standardisation for WebRTC
Neil Wilkinson was the author of “Next-Generation Networks: Technologies & Services” – for John Wiley and is the owner of Aeonvista Ltd (http://www.aeonvista.com/) . Aeonvista is an ICT Consultancy created by Neill in 2007 who look to maximize the best in class technology thinking to inform their customers. So generating strategic solutions that meet the needs of both large and the small organizations. He writes the final guest post in the GENBAND series on WebRTC.
Some years ago now I published a paper titled “SIP Based Call Centres – A vendor independent architecture for multimedia contact centres”. Thanks to the wonders of the Internet this can still be found at Recursovoip. The paper was based on a number of ideas I put forward in the John Wiley book in 2002, “Next Generation Networks – technologies and Strategies”. Subsequently in 2008, I expanded my ideas to encompass presence in the contact centre in the paper “The Ghost inside the machine”.
The paper discusses the use of automation using voice recognition and intelligent routing to provide front line integrated customer care in the form of a HelpBuddy – essentially a clickable “friend” in the contact list of an Instant Messenger client, like Skype or Google+ chat applications. The H☺lpBuddy™ represented the summary availability of agents in a multimedia contact centre, and even takes into account queue times and automated FAQ and IVR options.
To a degree, whilst the idea had solid foundations in SIP Presence and in 2008 the fledgling XMPP based presence protocols, realising this idea and extending it to the now familiar (or irritating depending on your mode) pop-up you find on website “Hi my name is Bob, may I help you today?” was difficult and required lots of custom code.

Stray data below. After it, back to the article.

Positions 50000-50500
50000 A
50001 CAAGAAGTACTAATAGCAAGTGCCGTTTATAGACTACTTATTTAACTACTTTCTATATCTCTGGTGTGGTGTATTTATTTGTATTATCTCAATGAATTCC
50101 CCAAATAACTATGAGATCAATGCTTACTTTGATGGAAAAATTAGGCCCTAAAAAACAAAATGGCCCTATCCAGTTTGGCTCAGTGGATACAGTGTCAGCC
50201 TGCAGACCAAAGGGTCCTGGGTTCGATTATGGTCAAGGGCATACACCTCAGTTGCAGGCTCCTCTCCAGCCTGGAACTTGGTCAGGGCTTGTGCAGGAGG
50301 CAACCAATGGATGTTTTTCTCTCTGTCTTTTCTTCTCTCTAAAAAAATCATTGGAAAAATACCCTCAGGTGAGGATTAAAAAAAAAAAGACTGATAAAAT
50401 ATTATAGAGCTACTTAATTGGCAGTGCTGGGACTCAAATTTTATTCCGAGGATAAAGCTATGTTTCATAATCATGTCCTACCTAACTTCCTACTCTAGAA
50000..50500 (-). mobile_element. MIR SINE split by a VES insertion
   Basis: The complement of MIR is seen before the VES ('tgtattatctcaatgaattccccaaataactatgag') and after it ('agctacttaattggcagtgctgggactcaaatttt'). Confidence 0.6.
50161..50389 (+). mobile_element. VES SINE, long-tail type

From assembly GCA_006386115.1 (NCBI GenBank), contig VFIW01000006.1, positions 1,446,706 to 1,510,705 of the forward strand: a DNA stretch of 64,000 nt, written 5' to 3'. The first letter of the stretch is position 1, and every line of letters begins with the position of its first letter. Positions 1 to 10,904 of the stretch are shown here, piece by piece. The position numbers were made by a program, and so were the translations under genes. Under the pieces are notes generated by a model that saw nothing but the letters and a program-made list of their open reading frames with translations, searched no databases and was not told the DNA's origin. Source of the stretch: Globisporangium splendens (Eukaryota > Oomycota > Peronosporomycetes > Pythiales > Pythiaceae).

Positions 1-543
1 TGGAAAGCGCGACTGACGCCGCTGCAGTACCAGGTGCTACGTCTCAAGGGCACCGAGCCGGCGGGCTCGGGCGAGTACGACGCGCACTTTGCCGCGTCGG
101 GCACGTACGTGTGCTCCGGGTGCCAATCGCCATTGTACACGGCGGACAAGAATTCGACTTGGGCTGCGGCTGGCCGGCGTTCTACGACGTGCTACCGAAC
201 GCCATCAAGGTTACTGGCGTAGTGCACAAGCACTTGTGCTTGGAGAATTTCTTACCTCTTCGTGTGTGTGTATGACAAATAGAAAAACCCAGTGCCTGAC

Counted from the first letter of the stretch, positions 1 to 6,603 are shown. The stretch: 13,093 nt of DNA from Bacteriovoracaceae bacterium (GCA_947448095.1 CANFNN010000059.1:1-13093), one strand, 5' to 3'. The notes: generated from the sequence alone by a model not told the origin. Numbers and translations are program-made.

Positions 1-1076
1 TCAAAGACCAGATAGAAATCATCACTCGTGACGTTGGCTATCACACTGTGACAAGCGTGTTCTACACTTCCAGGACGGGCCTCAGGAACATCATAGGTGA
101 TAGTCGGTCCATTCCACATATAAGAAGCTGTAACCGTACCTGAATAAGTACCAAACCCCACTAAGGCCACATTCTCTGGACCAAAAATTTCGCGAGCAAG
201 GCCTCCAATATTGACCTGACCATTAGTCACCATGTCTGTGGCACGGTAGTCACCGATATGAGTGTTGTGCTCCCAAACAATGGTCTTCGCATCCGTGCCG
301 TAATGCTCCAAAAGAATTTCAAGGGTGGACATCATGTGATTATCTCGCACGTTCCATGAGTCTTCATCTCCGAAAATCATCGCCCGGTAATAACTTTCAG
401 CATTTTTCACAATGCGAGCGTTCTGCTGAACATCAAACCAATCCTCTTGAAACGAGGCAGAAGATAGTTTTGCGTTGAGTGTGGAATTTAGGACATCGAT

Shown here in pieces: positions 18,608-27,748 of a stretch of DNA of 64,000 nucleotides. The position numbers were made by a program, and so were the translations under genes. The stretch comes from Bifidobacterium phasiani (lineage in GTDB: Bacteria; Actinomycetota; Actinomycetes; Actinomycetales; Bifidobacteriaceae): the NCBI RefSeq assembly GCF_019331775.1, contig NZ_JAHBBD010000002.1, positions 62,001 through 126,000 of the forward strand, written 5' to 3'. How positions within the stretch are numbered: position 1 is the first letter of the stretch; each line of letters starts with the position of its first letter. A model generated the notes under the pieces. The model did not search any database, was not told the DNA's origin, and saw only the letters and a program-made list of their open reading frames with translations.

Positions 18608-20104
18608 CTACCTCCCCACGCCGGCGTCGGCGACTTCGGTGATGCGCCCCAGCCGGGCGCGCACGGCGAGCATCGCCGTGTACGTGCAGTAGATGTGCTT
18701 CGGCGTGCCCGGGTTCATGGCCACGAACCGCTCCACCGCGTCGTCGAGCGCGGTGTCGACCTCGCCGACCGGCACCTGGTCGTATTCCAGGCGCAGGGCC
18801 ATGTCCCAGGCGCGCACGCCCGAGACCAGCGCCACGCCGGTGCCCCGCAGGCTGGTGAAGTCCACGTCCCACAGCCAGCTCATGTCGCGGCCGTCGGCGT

Roll forwards to 2015, and we now have much more of these kind of pop-ups and even products like Amazon’s Mayday have started to proliferate the web. WebRTC is now the most exciting capability for delivering real-time voice and video communications without the need for complex bespoke code, or dedicated applications. The promise of the “no plugin” enable multimedia communications H☺lpBuddy™ is finally realisable.
Let me re-think/re-word that last paragraph, especially the “need for complex bespoke code” part. Well it’s still somewhat complicated to deal with multi-platform multi-browser, and even different versions of the same browser family, as each has its own “versions” of APIs and ways of dealing with WebRTC based communications. Whilst standardisation is happening in the W3C, support across browsers is… hmm – well different – http://iswebrtcreadyyet.com/. The recent release of Windows 10 and its shiny new browser “Edge” has not exactly helped this picture.
Loads of posts on WebRTC in general on this site here.
Read the previous posts in this Genband sponsored WebRTC week:
The disruptive potential of WebRTC to communications networks by Greg Zweig
The role of the reseller in a software world by Chris Barley
WebRTC and Client Container Technology by Ralph Page
Another step forward for telecommunications for business by Peter Gradwell
WebRTC monetisation by Carlos Aragon